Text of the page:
I also really enjoyed working with Naresh Ramchandani at Pentagram and his charity Do the Green Thing over the last six months, plus we just did a couple of posters and illustrations for his charity about going vegetarian at festivals and the impacts of meat on the climate. Again that was just from knowing Naresh, and getting on with him. I’m really proud of it.
What skills that are essential to your work?
I think, above anything else, a designer has to have empathy. It’s about experiencing something. Bob Gill always says if you’re doing something for a launderette, go and actually sit in the launderette. You have to understand your client, what they do, what their audience is, does, or needs. You’re only going to get that by actually experiencing it. I think that above everything else is paramount.
“As an industry, we’re always banging the drum of knowing what we’re doing, but being creative is about experimenting. It’s falling off your bike and getting up again.”
How I Got Here
What did you want to be growing up?
At like 12, 13 years old I had a teacher called Chris Green, and for his first lesson he told us about typography, including the really anal details. From there he used film posters, and games packaging (stuff we were into) and told us they had been made by a graphic designer. That was the hook for me, I just put my energy into it – I feel lucky that I knew at an early age. I always say graphic design is a really easy way into the creative industry. You might end up doing filmmaking, or fashion, because all these skills are transferrable. Graphic design can be your entry point into anything.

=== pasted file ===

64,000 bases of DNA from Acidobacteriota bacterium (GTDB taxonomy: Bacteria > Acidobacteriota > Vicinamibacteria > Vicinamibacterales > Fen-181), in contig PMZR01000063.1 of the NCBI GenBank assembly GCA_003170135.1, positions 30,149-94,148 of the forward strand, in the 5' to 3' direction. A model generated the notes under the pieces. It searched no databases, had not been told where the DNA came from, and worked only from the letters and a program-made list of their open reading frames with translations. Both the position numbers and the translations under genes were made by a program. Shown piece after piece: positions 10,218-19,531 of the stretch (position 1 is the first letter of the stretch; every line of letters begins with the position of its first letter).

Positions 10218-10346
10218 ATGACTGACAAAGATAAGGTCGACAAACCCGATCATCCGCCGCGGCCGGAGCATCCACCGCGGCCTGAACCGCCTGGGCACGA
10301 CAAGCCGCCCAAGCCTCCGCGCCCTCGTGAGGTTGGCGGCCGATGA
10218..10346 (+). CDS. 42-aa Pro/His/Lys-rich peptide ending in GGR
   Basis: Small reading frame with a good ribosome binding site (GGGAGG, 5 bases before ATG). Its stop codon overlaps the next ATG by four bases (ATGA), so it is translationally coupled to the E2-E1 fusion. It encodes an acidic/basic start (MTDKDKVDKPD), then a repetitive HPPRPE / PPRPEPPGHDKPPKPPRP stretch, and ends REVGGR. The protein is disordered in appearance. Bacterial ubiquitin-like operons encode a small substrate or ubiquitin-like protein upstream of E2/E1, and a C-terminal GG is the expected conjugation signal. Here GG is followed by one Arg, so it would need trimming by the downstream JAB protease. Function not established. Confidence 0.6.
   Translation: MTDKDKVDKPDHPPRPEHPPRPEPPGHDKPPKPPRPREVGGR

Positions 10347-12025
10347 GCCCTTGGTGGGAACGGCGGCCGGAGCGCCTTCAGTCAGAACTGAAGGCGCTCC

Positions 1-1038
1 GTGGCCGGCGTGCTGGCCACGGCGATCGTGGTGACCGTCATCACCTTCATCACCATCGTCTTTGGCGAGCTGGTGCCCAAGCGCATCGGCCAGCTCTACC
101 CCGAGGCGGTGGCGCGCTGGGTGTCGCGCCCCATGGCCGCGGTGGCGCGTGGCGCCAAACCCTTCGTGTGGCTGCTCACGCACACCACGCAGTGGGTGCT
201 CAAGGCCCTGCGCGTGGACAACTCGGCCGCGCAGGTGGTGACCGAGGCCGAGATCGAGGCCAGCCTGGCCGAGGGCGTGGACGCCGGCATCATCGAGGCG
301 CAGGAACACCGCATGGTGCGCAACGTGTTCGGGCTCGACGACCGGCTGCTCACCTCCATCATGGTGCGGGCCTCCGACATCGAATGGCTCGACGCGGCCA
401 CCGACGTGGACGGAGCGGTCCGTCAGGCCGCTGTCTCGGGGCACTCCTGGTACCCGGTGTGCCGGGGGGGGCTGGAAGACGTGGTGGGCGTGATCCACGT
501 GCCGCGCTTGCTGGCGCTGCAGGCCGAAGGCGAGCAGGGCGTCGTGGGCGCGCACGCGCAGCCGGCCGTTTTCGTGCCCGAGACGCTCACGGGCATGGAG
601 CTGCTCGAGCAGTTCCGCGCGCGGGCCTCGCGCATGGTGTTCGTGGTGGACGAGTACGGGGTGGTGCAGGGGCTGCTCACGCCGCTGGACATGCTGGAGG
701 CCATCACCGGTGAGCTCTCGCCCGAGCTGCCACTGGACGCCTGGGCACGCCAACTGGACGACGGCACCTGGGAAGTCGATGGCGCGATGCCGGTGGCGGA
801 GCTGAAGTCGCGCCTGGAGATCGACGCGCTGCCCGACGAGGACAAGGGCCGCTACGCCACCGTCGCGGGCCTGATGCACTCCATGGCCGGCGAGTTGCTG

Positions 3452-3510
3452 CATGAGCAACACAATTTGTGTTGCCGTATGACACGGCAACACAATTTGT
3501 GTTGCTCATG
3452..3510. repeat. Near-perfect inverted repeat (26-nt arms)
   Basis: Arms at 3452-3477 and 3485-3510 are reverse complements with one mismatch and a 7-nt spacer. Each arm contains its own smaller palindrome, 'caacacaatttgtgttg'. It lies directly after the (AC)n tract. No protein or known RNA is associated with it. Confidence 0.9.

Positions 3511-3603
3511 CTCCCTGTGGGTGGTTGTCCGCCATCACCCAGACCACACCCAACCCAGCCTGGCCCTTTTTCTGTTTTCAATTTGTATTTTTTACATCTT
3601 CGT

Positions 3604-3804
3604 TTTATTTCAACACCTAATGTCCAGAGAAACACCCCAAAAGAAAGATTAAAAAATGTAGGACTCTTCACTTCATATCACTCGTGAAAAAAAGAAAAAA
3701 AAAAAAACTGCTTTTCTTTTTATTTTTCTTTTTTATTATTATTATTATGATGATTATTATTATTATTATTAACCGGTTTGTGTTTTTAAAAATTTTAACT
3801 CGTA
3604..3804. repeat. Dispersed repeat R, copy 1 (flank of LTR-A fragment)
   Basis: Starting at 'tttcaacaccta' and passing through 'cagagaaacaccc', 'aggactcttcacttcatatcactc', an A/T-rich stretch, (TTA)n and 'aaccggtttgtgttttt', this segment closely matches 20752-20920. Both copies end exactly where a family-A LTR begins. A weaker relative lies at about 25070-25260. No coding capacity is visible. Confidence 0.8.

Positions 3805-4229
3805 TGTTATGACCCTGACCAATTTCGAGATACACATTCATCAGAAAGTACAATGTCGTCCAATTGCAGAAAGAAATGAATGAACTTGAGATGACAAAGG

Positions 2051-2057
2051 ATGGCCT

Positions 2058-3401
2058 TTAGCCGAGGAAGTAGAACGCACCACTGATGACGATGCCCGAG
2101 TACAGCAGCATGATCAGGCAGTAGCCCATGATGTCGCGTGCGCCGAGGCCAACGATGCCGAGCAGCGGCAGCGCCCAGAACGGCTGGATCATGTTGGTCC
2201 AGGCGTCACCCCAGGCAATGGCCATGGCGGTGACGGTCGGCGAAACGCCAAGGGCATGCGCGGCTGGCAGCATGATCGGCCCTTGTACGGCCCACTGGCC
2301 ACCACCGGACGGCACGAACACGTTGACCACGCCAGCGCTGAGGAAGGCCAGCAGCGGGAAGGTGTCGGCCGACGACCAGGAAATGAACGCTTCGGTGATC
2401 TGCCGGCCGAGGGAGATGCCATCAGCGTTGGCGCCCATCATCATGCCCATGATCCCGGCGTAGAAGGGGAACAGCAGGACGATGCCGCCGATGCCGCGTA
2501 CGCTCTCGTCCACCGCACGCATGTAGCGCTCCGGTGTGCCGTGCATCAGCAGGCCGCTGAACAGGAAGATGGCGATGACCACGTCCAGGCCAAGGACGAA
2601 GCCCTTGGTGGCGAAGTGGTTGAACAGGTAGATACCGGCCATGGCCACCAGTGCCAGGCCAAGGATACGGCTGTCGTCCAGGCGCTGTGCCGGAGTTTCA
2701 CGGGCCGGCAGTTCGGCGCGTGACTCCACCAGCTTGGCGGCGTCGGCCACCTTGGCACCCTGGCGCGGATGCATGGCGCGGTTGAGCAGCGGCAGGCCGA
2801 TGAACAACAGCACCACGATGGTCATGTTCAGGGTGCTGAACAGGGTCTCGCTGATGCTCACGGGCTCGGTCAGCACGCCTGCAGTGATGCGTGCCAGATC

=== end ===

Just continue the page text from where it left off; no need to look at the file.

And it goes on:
Was there an early project you worked on that helped your development?
It wasn’t necessarily a project, it was a reaction to a project, and I remember it so vividly because I can identify the point when my thinking changed. I’d made a book on football poetry while I was at The Chase. I remember showing it to my nan, and she was like “Oh, you wrote this?” I was like “No”. She said, “Oh have you done these illustrations then?” “No.” “What did you do?” I began to explain, but before I even started she interrupted, “Do you want a cup of tea, love?” That was it, the conversation was over, and I remember thinking, I can’t let this happen again. That was the key point where I thought, I’m focusing far too much on the inward design, when I should be thinking about communicating other people’s ideas; equally opening up the opportunity to have my own. That was the light switch moment. It wasn’t a gradual change, it was literally on or off.